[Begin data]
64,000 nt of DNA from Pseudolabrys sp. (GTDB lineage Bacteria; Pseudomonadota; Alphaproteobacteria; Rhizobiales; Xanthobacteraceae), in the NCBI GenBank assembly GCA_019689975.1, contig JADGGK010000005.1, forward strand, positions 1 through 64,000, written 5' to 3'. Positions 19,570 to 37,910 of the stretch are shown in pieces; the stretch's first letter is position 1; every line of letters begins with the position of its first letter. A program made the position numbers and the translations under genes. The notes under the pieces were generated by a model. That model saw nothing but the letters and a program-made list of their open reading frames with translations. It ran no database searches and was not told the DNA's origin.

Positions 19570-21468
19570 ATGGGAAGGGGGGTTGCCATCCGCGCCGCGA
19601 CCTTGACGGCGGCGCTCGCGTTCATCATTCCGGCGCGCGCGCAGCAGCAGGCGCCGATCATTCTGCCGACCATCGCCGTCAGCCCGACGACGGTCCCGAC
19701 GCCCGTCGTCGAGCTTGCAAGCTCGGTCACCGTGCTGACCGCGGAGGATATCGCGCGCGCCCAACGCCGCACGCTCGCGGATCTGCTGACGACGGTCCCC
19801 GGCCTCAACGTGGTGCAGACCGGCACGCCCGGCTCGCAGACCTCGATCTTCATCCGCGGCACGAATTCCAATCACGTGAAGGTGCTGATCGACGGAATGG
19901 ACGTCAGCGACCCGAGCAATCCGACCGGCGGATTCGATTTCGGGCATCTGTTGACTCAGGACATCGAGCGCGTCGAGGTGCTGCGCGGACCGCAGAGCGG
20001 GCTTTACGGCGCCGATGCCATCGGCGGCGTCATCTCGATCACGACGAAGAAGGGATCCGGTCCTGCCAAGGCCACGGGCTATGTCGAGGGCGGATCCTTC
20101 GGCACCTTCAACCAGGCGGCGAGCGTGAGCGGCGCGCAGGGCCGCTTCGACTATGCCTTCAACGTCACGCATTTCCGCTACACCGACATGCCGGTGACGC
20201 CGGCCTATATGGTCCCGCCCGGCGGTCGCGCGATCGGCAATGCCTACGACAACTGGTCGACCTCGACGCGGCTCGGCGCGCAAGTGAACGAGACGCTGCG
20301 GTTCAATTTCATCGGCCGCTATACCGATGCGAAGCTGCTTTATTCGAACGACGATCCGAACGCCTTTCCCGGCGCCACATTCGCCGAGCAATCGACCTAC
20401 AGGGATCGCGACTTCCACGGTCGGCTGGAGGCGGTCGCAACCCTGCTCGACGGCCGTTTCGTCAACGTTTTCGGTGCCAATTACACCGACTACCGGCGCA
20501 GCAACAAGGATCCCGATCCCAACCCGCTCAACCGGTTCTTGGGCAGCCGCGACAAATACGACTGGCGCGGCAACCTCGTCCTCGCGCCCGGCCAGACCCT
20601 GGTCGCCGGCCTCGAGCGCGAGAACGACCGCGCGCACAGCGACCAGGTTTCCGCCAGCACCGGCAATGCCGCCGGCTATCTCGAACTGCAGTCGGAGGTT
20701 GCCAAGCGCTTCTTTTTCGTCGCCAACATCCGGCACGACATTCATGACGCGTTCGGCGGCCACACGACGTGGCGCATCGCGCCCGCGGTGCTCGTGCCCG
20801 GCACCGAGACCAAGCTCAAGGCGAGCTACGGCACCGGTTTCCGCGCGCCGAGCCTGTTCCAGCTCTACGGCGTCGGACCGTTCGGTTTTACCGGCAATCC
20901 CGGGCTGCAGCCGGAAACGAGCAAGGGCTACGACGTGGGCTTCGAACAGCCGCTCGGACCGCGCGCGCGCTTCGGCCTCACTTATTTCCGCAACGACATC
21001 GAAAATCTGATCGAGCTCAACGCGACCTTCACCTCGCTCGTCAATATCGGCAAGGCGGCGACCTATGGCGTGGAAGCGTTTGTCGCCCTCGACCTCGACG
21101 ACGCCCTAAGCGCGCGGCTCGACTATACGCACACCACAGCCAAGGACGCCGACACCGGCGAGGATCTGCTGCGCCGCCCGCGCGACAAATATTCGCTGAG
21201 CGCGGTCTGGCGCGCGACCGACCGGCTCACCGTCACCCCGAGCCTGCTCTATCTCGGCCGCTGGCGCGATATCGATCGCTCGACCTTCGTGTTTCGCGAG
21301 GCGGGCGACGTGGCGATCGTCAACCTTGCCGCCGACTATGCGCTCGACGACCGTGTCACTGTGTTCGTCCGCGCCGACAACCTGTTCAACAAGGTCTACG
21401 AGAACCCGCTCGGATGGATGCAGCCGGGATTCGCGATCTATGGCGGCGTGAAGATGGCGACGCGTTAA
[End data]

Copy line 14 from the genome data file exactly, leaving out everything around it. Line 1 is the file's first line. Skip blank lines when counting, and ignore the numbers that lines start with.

20601 GGTCGCCGGCCTCGAGCGCGAGAACGACCGCGCGCACAGCGACCAGGTTTCCGCCAGCACCGGCAATGCCGCCGGCTATCTCGAACTGCAGTCGGAGGTT